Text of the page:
Deficit is no demon
It was the season of budgets a fortnight ago. While the Union Government presented its interim budget on February 1, the Kerala State Government came out with its budget proposals a day before in the Assembly.
For the lay person, the budget conjures up a maze of figures and statistics with comments from economists, businessmen, entrepreneurs and policymakers on whether the budget will be good for the country or not.
What constitutes a ‘good’ budget is a question that is not easily answered. In fact, it could well be a moot point whether government budgets make any difference at all in the lives of ordinary people. So, apart from rarefied discussions on ‘fiscal’ deficit and ‘revenue’ deficit, the deficit to GDP percentage and so on, what is one to make of this annual spectacle?
While Article 112 of our Constitution mandates that “the President shall in respect of every financial year cause to be laid before both the Houses of Parliament a statement of the estimated receipts and expenditure of the Government of India for that year”, Article 202 mandates the Governor of the State to do the same thing.
Thus the budget is just an income and expenditure statement of the Government for the next financial year, which starts from April 1. The budget projects the cash inflows and outflows of the Central and State Governments through the Consolidated Fund which is the main account for Governmental transactions.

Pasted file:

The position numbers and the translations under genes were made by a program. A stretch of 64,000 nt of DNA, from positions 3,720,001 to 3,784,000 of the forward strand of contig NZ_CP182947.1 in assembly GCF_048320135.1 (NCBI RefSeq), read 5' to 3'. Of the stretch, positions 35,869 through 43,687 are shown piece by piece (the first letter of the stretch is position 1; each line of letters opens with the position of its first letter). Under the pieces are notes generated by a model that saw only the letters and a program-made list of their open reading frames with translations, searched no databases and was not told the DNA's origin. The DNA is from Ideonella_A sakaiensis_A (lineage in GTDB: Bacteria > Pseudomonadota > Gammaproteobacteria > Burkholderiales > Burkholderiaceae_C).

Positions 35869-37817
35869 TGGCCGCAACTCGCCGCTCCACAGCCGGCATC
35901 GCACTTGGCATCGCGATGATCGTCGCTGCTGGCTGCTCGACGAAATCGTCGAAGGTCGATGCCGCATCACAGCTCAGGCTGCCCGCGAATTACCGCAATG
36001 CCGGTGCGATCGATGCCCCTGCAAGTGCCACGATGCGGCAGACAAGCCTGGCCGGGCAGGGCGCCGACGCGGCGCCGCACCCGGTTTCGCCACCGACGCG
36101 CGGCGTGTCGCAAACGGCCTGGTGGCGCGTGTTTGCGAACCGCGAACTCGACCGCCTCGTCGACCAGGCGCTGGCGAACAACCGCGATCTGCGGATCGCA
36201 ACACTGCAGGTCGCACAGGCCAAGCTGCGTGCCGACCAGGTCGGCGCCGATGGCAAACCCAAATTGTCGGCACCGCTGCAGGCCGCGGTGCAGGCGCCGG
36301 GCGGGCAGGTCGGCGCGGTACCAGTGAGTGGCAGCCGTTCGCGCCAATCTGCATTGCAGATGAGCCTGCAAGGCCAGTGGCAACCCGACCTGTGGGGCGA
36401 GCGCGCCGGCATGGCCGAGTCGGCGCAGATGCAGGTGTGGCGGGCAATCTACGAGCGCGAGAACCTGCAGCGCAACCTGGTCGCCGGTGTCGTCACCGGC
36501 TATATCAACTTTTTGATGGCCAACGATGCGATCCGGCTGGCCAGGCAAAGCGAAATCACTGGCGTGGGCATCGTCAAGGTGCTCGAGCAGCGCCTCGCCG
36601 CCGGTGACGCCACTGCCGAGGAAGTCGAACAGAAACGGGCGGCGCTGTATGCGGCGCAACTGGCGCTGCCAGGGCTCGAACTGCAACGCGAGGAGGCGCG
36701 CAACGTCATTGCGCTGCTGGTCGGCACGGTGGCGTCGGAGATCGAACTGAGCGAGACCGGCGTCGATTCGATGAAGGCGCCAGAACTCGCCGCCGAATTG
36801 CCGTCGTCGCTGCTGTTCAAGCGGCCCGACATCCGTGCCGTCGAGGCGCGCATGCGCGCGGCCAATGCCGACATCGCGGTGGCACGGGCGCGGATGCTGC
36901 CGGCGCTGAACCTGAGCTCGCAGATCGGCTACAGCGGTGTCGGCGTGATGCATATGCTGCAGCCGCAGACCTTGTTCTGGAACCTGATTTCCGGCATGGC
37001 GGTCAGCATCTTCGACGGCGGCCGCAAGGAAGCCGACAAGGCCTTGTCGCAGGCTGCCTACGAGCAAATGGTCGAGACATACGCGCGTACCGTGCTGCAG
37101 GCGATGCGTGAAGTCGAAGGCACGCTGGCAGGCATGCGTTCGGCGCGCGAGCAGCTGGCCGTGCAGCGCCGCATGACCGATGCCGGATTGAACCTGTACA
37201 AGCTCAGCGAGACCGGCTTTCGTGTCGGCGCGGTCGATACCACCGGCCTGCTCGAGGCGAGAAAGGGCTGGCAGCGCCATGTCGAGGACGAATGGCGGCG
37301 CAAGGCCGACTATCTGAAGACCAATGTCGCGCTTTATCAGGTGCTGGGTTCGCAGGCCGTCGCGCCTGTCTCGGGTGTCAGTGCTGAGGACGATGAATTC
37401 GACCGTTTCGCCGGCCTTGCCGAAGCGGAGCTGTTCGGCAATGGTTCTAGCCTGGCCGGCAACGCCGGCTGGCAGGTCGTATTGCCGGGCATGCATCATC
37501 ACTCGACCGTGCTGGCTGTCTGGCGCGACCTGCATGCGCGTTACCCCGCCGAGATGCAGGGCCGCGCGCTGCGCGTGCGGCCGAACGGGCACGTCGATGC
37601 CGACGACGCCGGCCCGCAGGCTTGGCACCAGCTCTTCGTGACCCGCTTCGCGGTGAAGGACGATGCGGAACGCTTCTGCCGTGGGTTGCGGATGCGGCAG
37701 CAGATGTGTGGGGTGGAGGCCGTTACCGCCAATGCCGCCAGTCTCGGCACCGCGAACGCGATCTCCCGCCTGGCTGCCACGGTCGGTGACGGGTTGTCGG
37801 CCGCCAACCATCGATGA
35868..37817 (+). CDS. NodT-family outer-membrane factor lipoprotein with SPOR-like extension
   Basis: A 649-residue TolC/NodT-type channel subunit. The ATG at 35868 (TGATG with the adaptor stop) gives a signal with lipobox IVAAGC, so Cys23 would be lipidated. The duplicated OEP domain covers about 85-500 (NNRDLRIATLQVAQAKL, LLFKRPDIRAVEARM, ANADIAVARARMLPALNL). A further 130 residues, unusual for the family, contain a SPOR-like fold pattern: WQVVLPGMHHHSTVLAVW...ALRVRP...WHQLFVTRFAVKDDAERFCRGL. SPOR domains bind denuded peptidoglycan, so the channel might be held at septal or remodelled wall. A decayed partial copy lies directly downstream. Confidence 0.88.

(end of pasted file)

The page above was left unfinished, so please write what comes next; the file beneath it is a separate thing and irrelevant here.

Catering to needs
Governments are expected to provide public services and goods to the citizens so that, primarily they have the guarantee of law and order, peaceful living and over a period, their standard of living improves. Towards this end, Governments will spend money on provision of utilities such as drinking water, sanitation, roads and street lighting, broadly categorized as physical infrastructure necessary for any nation-State and social infrastructure like educational institutions and hospitals.
It is also the duty of the Government to ensure that the minimum needs of all the citizens regarding food, clothing and shelter are met. In a country like India, with a population of close to 1.3 billion, poverty eradication is a major goal of governance.
One of the basic measures of the success of budgeting income and expenditures of the Government would be to assess how the Indian State has succeeded in reducing poverty over the years. The following table is a pointer to our progress in this regard:
National poverty estimates (% below poverty line) during 1993-94 to 2011-12
Year Rural (%) Urban (%) Total (%)
1993 – 94 50.1 31.8 45.3
2004 – 05 41.8 25.7 37.2
2009 – 10 33.8 20.9 29.8
2011 – 12 25.7 13.7 21.9
(Source: Poverty Estimates, 2011 – 12, Planning Commission)
Based on the Suresh Tendulkar Committee recommendations, the poverty line in rural areas was stipulated at Rs. 27 and Rs. 33 in urban areas, estimated to be enough to pay for two meals a day. Another Committee, headed by former RBI Governor and economist, Dr. R. Rangarajan, had modified the poverty line mark at Rs 32 and Rs 47 for rural and urban areas respectively.
One can very well imagine the plight of people who live below these income levels. India cannot claim any greatness, whether of the past or the present, unless all its citizens have enough to eat, clothe themselves and have a roof over their head.